The United States on Tuesday imposed import duties on ripe Spanish olives, saying preliminary findings indicated they were subject to unfair subsidies that harmed producers in California.
The action is part of President Donald Trump's aggressive defense of US trade interests, with anti-dumping and countervailing duty actions up 61 percent since he took office, according to the Commerce Department.
Following a complaint from California producers, the agency found Spanish exporters benefited from impermissible subsidies of between 2.3 and 7.2 percent.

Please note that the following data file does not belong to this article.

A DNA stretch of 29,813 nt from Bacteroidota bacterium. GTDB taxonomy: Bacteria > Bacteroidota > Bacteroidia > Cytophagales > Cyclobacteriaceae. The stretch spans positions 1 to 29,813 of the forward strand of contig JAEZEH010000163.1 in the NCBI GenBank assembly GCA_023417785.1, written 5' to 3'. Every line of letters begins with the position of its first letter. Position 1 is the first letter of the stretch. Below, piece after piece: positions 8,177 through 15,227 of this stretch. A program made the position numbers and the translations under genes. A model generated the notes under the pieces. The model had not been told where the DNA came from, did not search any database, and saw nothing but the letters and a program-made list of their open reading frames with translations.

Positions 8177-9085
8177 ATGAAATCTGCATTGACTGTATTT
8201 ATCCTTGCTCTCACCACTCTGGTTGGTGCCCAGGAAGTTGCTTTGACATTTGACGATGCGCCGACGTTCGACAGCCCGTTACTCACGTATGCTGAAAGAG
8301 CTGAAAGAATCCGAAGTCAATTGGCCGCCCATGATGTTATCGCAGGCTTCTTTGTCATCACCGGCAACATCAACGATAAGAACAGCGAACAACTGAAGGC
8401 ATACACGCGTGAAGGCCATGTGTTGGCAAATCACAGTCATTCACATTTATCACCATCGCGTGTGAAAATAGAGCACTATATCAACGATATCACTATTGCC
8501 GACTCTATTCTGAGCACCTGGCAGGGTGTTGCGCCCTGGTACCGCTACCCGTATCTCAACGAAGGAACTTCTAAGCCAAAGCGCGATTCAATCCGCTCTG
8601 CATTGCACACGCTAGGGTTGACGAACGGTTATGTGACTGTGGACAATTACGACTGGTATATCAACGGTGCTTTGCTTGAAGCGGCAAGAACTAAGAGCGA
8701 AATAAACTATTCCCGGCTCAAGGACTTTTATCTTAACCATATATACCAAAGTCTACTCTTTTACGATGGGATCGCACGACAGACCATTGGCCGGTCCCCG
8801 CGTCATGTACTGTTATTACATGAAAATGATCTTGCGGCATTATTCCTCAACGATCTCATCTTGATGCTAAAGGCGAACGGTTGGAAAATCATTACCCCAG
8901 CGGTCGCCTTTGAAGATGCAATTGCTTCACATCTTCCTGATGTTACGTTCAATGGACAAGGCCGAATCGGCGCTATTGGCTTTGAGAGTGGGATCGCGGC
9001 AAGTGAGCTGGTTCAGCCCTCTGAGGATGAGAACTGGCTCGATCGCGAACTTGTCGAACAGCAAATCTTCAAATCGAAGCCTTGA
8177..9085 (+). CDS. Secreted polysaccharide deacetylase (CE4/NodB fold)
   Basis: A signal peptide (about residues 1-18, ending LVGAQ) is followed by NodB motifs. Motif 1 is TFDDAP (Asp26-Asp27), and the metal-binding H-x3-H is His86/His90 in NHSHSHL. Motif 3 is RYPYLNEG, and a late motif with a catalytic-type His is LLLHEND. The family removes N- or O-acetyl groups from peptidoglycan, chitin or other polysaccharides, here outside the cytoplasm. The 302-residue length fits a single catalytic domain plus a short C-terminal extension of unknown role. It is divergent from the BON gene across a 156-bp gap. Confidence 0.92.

US customs agents will collect cash deposits on olive imports based on those rates, according to the Commerce Department.
In 2016, the US imported an estimated $70.9 million worth of ripe Spanish olives, principally from producers in Seville.
"We will continue to review all information related to this preliminary determination while standing up for American workers and companies," Commerce Secretary Wilbur Ross said in a statement.
A final decision in the case is due in May. The Commerce Department maintains 412 anti-dumping and countervailing duty orders to protect American companies from trade practices Washington deems to be unfair.